the Cellar is something of a com-
panion piece to Alice: little blond
girl encounters creepy people and
other beings. This film is perhaps
the more unsettling of the two (it's a
close call),,thanks to the menace of a
possible pederast. Jan Svankmajer
contains several other short films as
well, and is being presented by the
Arbor Film Co-op, with screenings
this Saturday in Argell A at 7:30
and 9:30 p.m..
The Co-op is also showing Car.
nival of Souls (1962), a long-out-of-
release cult classic and the first and
only feature for director Here Harvey.
I haven't had a chance to see it yet,
but the film's legendary reputation
should speak for itself. Carnival is
being shown Friday in Angell A at
7:30, 8:45 and 10 p.m. Admission
for either film is $2.50.
--Alyssa Katz Carnival of Souls a cult classic
It's never smart to live in a
locked room. Yet, for the most part,
that's what we do when we let those
in Hollywood feed us the films that
they think are good (read
"potentially commercially success-
ful"). It's always important to ex-
pose ourselves to as much alterna-
tive cinema as possible. Often, this
work will show us things that Hol-
lywood doesn't dare (which is usu-
ally the stuff that's interesting).
On another, less preachy note:
it's also important for us, as stu-
dents, to see what other students do,
both to compare their work to
what's out there and to glimpse the
films that will shape the way we
look at the world 10 years from
This Sunday offers an opportu-
nity to do both of these things -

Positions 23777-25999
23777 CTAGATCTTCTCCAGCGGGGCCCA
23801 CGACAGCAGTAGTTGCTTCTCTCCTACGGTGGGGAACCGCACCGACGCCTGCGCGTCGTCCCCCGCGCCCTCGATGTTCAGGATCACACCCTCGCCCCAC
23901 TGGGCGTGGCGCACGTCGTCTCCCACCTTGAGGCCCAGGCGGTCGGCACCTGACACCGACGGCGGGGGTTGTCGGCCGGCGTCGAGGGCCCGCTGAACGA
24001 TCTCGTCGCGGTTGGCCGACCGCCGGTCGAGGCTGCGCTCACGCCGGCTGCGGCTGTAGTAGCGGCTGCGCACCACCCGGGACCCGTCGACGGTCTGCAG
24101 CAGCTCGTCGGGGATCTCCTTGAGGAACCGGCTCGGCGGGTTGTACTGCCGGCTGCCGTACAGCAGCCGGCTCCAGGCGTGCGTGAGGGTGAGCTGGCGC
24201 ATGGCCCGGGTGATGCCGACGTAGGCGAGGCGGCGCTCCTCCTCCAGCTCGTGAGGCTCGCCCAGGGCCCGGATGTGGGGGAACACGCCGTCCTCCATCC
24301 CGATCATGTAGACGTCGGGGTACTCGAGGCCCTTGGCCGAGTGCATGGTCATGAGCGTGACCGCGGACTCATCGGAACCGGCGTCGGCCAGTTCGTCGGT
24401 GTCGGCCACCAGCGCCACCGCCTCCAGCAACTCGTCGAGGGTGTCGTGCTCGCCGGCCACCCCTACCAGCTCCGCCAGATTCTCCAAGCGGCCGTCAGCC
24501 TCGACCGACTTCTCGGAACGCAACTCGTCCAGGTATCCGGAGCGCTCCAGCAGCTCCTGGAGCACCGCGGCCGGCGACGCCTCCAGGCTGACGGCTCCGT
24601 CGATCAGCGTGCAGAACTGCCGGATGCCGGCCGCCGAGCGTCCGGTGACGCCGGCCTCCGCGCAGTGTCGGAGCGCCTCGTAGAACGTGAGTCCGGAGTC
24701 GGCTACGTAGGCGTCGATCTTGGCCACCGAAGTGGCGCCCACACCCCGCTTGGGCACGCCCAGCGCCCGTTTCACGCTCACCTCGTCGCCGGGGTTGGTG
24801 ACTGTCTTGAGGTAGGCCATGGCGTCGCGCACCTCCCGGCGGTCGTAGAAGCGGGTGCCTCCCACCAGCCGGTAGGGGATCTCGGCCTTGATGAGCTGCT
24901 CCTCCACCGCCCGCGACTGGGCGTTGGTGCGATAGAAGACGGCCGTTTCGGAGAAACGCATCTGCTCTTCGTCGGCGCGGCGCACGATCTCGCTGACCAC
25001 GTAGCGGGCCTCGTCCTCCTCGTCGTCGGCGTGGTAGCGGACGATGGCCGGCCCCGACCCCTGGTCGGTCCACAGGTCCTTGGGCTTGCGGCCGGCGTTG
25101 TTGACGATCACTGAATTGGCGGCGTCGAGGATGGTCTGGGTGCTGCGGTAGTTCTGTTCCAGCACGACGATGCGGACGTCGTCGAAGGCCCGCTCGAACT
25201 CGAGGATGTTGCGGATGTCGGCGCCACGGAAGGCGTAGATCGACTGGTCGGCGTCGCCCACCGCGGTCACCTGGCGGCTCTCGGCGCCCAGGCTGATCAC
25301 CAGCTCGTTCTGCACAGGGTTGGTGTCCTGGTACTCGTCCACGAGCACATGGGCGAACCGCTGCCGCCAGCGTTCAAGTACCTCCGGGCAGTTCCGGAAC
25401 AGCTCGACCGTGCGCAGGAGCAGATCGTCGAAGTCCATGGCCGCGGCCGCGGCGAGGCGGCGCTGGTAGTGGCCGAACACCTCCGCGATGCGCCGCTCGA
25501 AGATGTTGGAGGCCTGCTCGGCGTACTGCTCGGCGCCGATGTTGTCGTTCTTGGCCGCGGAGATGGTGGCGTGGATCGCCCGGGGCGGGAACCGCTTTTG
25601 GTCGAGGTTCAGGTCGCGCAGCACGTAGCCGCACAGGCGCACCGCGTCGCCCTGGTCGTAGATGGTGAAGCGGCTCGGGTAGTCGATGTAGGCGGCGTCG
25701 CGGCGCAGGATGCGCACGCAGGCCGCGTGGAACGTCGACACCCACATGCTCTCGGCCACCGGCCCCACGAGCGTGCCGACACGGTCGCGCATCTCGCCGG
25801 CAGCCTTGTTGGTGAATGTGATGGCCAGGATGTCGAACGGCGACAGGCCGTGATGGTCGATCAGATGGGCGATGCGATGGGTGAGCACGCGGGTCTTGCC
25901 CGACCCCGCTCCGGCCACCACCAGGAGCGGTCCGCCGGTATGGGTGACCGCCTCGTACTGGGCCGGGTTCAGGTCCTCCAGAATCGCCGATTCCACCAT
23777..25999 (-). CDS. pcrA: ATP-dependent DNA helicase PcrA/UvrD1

for free, even - because this Sunday
the Program in Film and Video
Studies is presenting a screening of
the winners of the student Oscars,
four major prizes given out to stu-
comes back from the dead.
dents by the Academy of Motion"'
Picture Arts and Sciences.
These awards are given yearly by"
the Academy for what it thinks are'
the best documentary, narrative, ex-
perimental and animated films.
These short films often showcase the,
best work of students who later go1j
on to becom major fimmakers. Un-
fortunately, these films are rarely.
seen because of limited distribution"
- there are only two prints touring,
the country and there is usually little'
publicity for their screenings. This
is a great time to see the films o4
some future Spielberg or Siedelman
for the first, and possibly last, time.
The films shown will be Sand
Dance, by Richard Quade of UCLA;
Leila, by Shawn Maurer, Loyola-
Marymount University; The Yuppie,
by John H. Behnke and James M
Peterson of the University of South.
ern Illinois at Carbondale; and Them
Lost Treasure of Captain Cor-
nelius, by "Deadeye" Tuckett and
John Michael di Jiacomo of NYU.
The showing takes place at 9 p.m.
on Sunday at the Michigan Theater.
It's absolutely free. ;M
An article in Wednesday's Arts
stated that Dana Reitz performed
Circumstantial Evidence Monday
night as part of the American Con-
temporary Dance Festival. The per-
formance had been scheduled, but
was cancelled due to Reitz' illness.
The Daily regrets the error.
Clay heads subsist on bread and butter in Dimensions of Dialogue (1982), a
short film by Czech surrealist animator Jan Svankmaier.
--- . .
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story of the creation of
the world in science
class. Hear what the
Bible has to say. We bet
you'll change your mind.
Ralph Gilmore, Ph.D. and chair
of the Interdisciplinary Studies
Dept. of Freed-Hardeman Col-
lege, will speak on "Scientific
Creationism: Fact or Faith?"